(OK, my family might argue about me keeping up with the family. After all, they laughed when they read on Facebook that I was a recovering workaholic and perfectionist.)

I recently had a Facebook outrage when an innocent question from a colleague about something in my status uncovered a range of emotions and feelings I didn't realize I had.

The statement that started the whole discussion revolved around being tired of institutions claiming they were only doing what their constituents wanted, ignoring the flaw in the way the "wants" were collected.

Before the discussion ended, I dumped on the colleague for forgetting our past. Yeah, I couldn't believe this person could forget that I interviewed him about 11 years earlier and written countless comments on his blogs over the years. Or that he didn't know me from other times our paths had crossed.

It didn't take long for me to understand what I was criticizing him for was the exact same thing I was doing to others. (Not a new "revelation", even making Anil Dash's blog way back in 1999, which yes, I forgot I used to read religiously.)

Why in just one week, I heard from three "strangers."

The first was a man whose book I helped edit. A book!

Then I started having e-talks with a man who got me into IRC years ago so we could chat about community computer networks in real time instead of through the use-net group. (Long before AIM)

Then I heard from this guy who wanted to know if I still collected recordings of "Jerusalem's Ridge" because he'd found a version he knew he hadn't given me in the years I did a radio show called Just Country.

I didn't remember any of them until they reminded me.


Wish I had been smart like Robb Montgomery, who uses several social networks to keep in touch with the colleagues he has met over the last 20 years.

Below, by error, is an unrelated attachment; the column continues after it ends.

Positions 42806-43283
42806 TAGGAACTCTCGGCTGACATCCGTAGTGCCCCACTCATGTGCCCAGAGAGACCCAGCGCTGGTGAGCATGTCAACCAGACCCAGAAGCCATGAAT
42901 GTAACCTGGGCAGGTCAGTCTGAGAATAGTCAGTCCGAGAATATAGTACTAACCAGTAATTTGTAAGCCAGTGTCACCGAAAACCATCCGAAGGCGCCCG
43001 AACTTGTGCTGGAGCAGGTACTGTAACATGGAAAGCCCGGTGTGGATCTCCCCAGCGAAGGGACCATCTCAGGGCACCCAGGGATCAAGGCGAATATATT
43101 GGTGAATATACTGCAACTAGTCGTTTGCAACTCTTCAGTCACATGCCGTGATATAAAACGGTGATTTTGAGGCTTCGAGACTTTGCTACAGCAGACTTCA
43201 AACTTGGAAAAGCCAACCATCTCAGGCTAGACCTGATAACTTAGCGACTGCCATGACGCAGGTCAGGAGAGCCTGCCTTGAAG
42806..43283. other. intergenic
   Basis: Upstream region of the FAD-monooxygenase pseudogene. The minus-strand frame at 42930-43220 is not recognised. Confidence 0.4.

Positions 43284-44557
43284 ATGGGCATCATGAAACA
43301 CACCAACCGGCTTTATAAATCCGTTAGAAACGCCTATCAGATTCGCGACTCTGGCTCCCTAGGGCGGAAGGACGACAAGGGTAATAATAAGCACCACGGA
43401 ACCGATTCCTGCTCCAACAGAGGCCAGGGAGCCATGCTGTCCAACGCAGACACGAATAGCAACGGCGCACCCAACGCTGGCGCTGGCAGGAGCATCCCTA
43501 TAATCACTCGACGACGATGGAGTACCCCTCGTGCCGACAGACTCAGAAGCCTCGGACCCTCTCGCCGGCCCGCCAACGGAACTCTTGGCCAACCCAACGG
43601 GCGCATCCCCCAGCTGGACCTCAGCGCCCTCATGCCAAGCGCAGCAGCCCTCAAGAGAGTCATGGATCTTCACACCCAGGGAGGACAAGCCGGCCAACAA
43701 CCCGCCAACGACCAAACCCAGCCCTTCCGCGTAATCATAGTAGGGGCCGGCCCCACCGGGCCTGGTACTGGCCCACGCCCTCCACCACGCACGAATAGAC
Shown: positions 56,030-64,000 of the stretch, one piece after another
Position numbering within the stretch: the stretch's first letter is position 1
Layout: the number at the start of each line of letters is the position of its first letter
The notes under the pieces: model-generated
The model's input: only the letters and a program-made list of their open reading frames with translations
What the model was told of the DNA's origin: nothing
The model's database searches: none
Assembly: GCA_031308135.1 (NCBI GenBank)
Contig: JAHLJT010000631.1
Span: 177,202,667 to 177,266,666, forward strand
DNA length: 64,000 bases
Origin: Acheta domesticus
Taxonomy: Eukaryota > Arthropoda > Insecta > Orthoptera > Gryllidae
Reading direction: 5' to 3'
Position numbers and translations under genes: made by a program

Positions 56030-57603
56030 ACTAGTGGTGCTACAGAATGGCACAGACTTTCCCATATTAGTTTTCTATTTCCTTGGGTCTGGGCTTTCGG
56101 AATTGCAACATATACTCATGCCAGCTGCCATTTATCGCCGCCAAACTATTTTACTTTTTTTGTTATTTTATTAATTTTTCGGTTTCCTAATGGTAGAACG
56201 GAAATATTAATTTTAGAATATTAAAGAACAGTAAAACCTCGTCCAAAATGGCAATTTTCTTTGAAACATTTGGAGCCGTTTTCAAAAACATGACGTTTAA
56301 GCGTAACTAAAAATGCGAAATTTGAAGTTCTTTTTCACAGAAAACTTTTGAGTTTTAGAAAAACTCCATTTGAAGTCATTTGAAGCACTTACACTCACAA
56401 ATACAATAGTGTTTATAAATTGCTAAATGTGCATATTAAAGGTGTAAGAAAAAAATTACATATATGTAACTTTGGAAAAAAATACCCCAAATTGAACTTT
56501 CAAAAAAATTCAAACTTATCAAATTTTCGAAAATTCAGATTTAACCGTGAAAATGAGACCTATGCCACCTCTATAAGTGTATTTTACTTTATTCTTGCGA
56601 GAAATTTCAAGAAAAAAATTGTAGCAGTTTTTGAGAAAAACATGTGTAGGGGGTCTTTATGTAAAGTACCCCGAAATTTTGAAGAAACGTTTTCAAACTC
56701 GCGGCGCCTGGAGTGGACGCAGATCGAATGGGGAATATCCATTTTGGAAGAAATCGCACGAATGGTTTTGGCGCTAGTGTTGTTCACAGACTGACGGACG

"I have a photographic memory - I have to take photos to remember things. I can connect photos and contacts and remember people and events better."

Heck, right now I wish I had been smart enough to not wipe out all of my contacts on the Iphone this week. Or knew how to easily get them back (and, no my backup was useless.)

More on data as journalism

Looking over some of my past Tweets reminded me about this whole issues of data as journalism, and journalism as data.

At The Flint Journal, I recently helped reporter Ron Fonger use Google maps to discover patterns in where the City of Flint was demolishing houses. The maps let you zoom in and out so that readers could get as close to the data as they wanted.

Whenever I think of this subject, I think of the presentations that Adrian Holovaty gives where he shows how easily we could take some "common everyday journalism" stories and present them in a more usable way with databases. Say crime stories or even weddings.

I also have to remember the outrage the Lansing (MI) State Journal faced when it published all of the salaries of state government employees in the state. (And, of course, I have to laugh at how much traffic dropped at the end of the work day.)

The Readership Institute in November explored the whole "data as journalism, journalism as data" thread in this post.
Rich Gordon sums up why Gannet has pushed the Information Center idea online:
  • Data is "evergreen" content.
  • Data can be personal.
  • Data can best be delivered in a medium without space constraints.
  • Data takes advantage of the way people actually use the Web
  • Data, once gathered, can be excerpted in print.
He also talks with folks at the Indianopolis Star, highlighting some of the newspaper's sucessful databases and telling how they were done. (He includes links to their Siren Calls work as well as how Colts player Peynton Manning does

He follows with suggestions of what every online news center should do, again with lots of ideas and examples. You really need to read the original post.